The EESC issues between 160 and 190 opinions and information reports a year.
It also organises several annual initiatives and events with a focus on civil society and citizens’ participation such as the Civil Society Prize, the Civil Society Days, the Your Europe, Your Say youth plenary and the ECI Day.
The EESC brings together representatives from all areas of organised civil society, who give their independent advice on EU policies and legislation. The EESC's326 Members are organised into three groups: Employers, Workers and Various Interests.
The EESC has six sections, specialising in concrete topics of relevance to the citizens of the European Union, ranging from social to economic affairs, energy, environment, external relations or the internal market.
The EESC calls on the Commission and the Member States to work together as fast as possible on the strategic guidelines the communication proposes, coordinating their efforts.
In the interests of the greatest well-being of the EU citizens, the Member State health systems must remain firmly rooted in principles and values such as universality, accessibility, equity and solidarity. Without these fundamental principles we cannot create a social dimension for Europe, and they must therefore be safeguarded and protected in all EU policies connected with citizens' health.
We firmly believe that the economic crisis cannot be resolved with measures that ultimately reduce the European citizens' rights to health protection. Despite healthcare costs and prices, health is not a commodity, and it must not, therefore, depend on people's purchasing power.
Increasing the effectiveness of health systems means ensuring the value of resources, linking the concept of scientific and technical quality with that of efficiency and sustainability as the basic vision of health organisation and professional practice, while still fully respecting the patient.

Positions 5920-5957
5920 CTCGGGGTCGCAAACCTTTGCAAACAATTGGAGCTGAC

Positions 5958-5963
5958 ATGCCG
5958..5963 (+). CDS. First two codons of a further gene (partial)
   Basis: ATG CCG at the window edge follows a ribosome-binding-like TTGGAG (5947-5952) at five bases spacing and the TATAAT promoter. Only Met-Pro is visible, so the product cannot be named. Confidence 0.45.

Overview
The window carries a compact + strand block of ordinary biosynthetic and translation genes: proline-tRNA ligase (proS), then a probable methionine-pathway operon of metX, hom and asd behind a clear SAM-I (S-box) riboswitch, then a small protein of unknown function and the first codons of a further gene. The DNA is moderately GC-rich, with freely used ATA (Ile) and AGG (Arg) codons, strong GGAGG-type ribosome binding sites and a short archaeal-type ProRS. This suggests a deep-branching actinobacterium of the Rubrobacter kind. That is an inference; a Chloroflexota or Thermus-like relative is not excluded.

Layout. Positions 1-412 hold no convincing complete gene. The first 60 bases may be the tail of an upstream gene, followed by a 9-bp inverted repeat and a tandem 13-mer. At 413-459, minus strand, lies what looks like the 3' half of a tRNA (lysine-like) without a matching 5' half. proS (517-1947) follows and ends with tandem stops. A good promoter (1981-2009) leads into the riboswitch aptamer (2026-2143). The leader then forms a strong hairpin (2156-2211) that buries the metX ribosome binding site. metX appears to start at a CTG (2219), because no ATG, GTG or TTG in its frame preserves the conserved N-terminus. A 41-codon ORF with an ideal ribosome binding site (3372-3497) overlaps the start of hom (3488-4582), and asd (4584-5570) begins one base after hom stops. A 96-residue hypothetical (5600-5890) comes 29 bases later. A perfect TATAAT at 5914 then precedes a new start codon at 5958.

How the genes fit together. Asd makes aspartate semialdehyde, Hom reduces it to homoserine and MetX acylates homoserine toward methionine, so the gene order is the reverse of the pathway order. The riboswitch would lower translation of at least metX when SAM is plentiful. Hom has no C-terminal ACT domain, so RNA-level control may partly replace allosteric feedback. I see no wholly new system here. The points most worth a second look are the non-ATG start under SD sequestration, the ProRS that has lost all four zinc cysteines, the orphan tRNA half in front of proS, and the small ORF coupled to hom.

The EESC considers it unacceptable that, in the early 21st century, we still have to admit that we lack comparable data. We call on the Commission and the Member States to press ahead with the adoption of a set of reliable indicators that will enable measures to be studied and adopted at EU level.
The EESC considers the fight against health inequalities to be a priority. The differences between social, economic and political environments are decisive factors in the distribution of illnesses. Member States must therefore commit to ensuring that healthcare is delivered in an equitable way.
High-quality technical and scientific training is indispensable if we are to have highly-trained professionals who can successfully meet the healthcare needs of the EU public.
We believe that promoting primary care as a fundamental component of the healthcare provided by health systems can help improve the health results of these systems and reduce costs, thus making them more financially sustainable.
The EESC considers that efforts to contain pharmaceutical costs and the costs of high technologies are needed, as these are elements which have a decisive impact on the sustainability of health systems.